the Duke of York, who signified through Colonel Gordon his entire approbation of every part of his military conduct. He was not long without employment, being appointed to the command of a division in the army under Lord Cathcart, destined for the siege of Copenhagen. Here again he met his friend and former colleague, Sir Home Popham, and also Sir Arthur Wellesley, with whom_he had been brought in contact, not always agreeably, on several occasions in India. In Lord Cathcart's despatch, announcing the fall of the Danish capital and the surrender of the fleet, Sir David Baird was named with strong commendation. During the operations he was twice slightly wounded, but ever spoke of these casualties as trivial in the extreme. One finger of his left hand was broken by a musket-shot, and he was hit by another on the collar-bone. His favourite nephew and aide-de-camp, Captain Gordon, was riding with him at the moment. Sir David put his hand into his bosom 4and pulled out the ball, which had struck the bone and fallen downwards, flattened on the side that had come in contact with it. Captain Gordon took the ball from him and kept it ever after as a valuable memorial. On the return of the armament from Copenhagen, a camp of instruction, consisting of 13,000 men, was formed on the Curragh of Kildare, in Ireland ; Sir David Baird was selected for this very important command. In 1808, the Government determined to employ at least 40,000 men as an army of co-operation in Spain, and Sir John Moore was chosen for the general in

96 PRNINSLI L AR GENERALS. chief. Sir David, as second under Moore, embarked at Cork with 'a division of 11,000, and anchored at Corunna on the 13th of October, 1808. Instead of being received by the inhabitants and authorities with the enthusiasm he had been taught to expect, and with the welcome due to such disinterested allies, he was forbid to land, refused supplies, denied money or government bills, and harassed by delays and all kinds of tormenting objections. But he stuck to his purpose with untiring perseverance, and, in spite of every obstacle, completed his field. equipments, and began his forward march on the 28th of the above-mentioned month, only six days after the permission to disembark the troops had arrived at Corunna. His movements, as well as those of Sir John Moore, were sadly complicated by the contraventions of the Spanish authorities, by false reports, and by conflicting information. The entire force which moved under his command comprised a body of 2000 cavalry, 11,000 infantry, and six brigades of field guns. They were all good troops, first battalions in excellent condition ; and the three hussar regiments, th" 7th, 10th, and 15th, under Lord Paget, proved of what metal they were made, whenever an opportunity occurred of bringing them in contact with the enemy. All that the army wanted was the practical experience which repeated campaigns could alone enable them to acquire. Baird, with remarkable prescience, began to establish' magazines at Astorga ; but, foreseeing the probability of a retreat, in a letter to Sir John Moore, dated the 3rd of November, he expressed a doubt whether that town, at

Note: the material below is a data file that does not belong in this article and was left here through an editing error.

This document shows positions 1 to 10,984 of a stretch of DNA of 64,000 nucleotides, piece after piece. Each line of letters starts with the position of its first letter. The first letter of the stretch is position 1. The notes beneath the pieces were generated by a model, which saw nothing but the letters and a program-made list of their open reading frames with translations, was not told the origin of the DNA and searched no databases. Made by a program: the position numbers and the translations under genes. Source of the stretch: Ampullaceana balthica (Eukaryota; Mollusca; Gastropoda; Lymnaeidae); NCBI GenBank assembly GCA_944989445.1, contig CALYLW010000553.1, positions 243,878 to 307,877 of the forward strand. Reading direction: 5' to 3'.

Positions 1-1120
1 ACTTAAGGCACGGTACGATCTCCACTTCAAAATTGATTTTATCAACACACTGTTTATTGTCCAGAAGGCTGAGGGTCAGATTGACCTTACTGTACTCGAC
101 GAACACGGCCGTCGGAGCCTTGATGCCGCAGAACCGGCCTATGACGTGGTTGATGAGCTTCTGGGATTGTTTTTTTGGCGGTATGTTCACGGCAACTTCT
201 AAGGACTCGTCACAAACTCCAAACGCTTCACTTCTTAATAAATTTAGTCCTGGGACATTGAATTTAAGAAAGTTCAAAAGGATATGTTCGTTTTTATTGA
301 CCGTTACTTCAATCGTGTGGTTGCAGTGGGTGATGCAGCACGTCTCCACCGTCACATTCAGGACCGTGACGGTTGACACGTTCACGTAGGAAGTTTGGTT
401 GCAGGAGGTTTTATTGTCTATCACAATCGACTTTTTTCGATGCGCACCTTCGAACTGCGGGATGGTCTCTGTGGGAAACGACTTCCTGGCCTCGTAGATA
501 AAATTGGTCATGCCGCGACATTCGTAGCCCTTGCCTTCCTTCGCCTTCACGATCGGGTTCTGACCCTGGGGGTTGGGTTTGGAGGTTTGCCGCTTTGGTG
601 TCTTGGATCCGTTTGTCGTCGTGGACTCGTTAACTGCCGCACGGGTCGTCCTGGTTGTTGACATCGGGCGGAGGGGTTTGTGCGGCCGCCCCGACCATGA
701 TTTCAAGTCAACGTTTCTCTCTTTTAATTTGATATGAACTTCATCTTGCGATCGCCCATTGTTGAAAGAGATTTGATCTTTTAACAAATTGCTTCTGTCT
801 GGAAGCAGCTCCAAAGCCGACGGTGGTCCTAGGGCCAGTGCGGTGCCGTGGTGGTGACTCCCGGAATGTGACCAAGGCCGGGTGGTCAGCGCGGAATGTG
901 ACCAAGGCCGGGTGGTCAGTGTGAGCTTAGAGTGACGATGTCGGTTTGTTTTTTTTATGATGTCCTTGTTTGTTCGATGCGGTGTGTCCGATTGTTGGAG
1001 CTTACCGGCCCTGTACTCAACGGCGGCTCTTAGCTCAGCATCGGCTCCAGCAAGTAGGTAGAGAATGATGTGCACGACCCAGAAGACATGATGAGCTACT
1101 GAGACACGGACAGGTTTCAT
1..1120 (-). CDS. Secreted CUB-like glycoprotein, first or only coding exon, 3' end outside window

no great distance; might not be too far advanced. By the 20th of November, the whole division was concentrated at Astorga. On the 28th of that month, Sir John Moore, who was at Salamanca, had determined to retreat.upon Portugal, and wrote to Baird, suggesting to him to fall back on Corunna, but deliberately, and by instalments, to prevent the enemy from becoming too confident: In this letter, he further directs his lieutenant, on his arrival at Corunna, to embark and sail for the Tagus, adding, in an emphatic sentence, "for when the French have Spain, Portugal cannot be defended." If he could have lifted up his head in 1810 and 1811 from his lonely grave on the ramparts of the Spanish fortress, he would have seen in the lines of Torres Vedras, on the mountain ridge of Busaco, on the plains of Fuentes d'Onoro, and in the long trail of Massena's retreat, a direct falsification of his own prophecy. Sir David Baird prepared to obey the instructions of his superior, and made his arrangements for a retreat on the line indicated; but urged by the remonstrances of Romans and the Spaniards, he delayed as long as it was possible. There have been discrepancies of opinion and contradictory statements by various writers of excellent authority respecting these transactions ; but we think it appears clearly demonstrated that Baird acted under orders, and commenced no retrograde movement on his own authority. Sir David had, reached Villa Franca, on the road back to Corunna, when another communication from Sir John Moore stopped him, and in the words of the missive, instructed him to face to the right VOL. I.